Crane Stookey brings a unique perspective to coaching business leaders and organizations through individual and systemic change. As a former tall-ship officer and founder of the Nova Scotia Sea School, Stookey draws from the lessons he learned while at sea, such as the importance of trusting your crew and letting the boat’s needs guide your decision-making. He also believes strongly in using meditation to bring the power of one’s inner thoughts to his or her outer performance.
Stookey (pictured, on his ship) shares many of his insights in the 2012 book Keep Your People in the Boat: Workforce Engagement Lessons From the Sea. His top advice: Leadership is not about the leader.
“If you’re struggling as a leader, it’s probably because you think it’s about you,” he tells the Intuit Small Business Blog. “We all want to be the person on whom everything depends, leading the charge on our white horse, but that isn’t helpful. Leadership is not about getting people to do what you want, it’s about getting people to do what they want. You can create conditions in the workplace that allow people to be their best.”
Give Everyone a Place
Stookey tells the story of a young woman he was teaching to sail during a study-abroad semester at sea. She was assigned to manage the ship overnight, which required giving orders to the crew of other students. He remembers how she demonstrated astute leadership skills by trusting her colleagues’ abilities.
“We might have expected this young woman to be really in charge and run around giving orders,” he recalls. “But when it came time to tack the ship, she said, ‘Places, everyone.’ And everybody went off to find a sail that needed handling. They placed themselves around the deck and then she gave the command to tack, and we tacked the ship beautifully.
“This girl let the ship be the teacher. She let the ship take command. Everybody in it felt, ‘Wow, we’re a bunch of college science kids, but we can tack this ship on our own in the dark without any direction.’ Even telling that story now I feel moved by it.”
The story supports Stookey’s theory that leadership is really about giving people what they want and need. In this situation, he says, “People wanted to be trusted, and she trusted them.”
Free Your Mind
To enact this type of visionary leadership on land, Stookey believes that leaders must shift their mindsets. They must let go of their sense of limitation and adopt an expansive, optimistic perspective.
“The sea is so vast, but a small boat at sea is intensely claustrophobic,” he says. “You don’t have to be on a boat to experience that. We all know the experience of being overwhelmed by the everyday stresses of life. We also know the experience of having an unencumbered state of mind, which is the source of our personal best.”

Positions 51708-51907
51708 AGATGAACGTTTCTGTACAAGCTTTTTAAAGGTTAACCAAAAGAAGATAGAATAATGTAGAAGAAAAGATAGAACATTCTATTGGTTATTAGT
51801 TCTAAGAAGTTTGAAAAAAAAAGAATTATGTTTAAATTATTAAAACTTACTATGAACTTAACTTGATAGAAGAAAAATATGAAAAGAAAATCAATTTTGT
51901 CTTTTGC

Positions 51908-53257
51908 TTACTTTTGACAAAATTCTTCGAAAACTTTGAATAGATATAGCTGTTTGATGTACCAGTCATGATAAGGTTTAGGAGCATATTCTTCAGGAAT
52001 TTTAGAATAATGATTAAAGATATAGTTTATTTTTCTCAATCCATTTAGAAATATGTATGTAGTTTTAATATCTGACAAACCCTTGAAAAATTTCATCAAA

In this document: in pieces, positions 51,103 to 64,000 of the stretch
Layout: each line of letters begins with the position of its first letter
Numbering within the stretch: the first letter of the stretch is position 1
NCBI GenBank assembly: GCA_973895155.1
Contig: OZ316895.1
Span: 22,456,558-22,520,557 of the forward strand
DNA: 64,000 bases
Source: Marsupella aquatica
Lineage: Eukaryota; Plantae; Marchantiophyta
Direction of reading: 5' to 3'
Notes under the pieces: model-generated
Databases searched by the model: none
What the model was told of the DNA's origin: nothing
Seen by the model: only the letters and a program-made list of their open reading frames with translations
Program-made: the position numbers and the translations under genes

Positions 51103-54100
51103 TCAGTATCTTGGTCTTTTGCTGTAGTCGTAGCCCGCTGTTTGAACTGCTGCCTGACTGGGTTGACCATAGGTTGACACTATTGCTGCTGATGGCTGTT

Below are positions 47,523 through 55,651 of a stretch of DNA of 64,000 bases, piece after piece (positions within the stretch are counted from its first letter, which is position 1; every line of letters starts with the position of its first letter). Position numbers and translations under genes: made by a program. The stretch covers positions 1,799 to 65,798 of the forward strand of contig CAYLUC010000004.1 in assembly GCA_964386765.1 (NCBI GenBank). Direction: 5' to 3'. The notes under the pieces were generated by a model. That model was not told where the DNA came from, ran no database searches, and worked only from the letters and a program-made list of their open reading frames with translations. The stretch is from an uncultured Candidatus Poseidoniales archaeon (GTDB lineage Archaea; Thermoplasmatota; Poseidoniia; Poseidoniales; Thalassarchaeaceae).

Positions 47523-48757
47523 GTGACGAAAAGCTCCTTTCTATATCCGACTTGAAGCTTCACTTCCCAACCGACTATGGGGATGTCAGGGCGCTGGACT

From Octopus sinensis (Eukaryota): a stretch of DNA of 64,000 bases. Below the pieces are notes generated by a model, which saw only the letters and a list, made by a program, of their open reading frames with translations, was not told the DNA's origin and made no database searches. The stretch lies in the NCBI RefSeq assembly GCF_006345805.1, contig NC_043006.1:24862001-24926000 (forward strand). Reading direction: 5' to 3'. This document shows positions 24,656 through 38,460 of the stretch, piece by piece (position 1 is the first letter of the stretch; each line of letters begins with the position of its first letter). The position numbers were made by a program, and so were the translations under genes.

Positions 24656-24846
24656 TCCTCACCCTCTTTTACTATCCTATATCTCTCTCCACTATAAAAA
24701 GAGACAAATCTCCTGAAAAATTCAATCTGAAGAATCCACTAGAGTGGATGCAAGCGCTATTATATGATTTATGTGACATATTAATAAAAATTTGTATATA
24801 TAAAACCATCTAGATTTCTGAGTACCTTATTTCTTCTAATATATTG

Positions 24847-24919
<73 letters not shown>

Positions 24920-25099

The types of techniques Stookey teaches are deceptively simple. One, which he calls “stopping practice,” involves actively expanding your actual and mental horizons. He advises taking a moment to lift your gaze and “allow the vapor trail of preoccupations that you’re toying around with to dissipate.” Just be wherever you are. Do this regularly throughout the day.
Another tactic: When the phone rings, answer it on the third ring and not the first. Listening to the first two rings gives you a few seconds to pause and then begin the conversation with a clearer state of mind.
“We can take advantage of what is already happening in the day,” Stookey says. “Instead of letting tasks overwhelm you, you let the tasks refresh you and focus you. They are an opportunity to be aware of your state of mind.”
Ask the Right Questions
The expansive state of mind that Stookey’s techniques encourage is important for leaders because it brings an upbeat note to their demeanor and encourages them to observe and embrace other people’s ideas.
Leaders can become more effective simply by asking their team members what they need more and less of to do their jobs better. The answers to those questions can shed light on far more than logistical and material concerns.
“Leaders are supposed to be the visionaries, but I believe that the rank and file have vision,” Stookey says. “Those two questions can bring about operational improvements as well as breakthroughs in vision.”
Whether you’re at a conference table or on a boat at sea, he says, a clear understanding of exactly what’s needed in a given situation will always steer you right.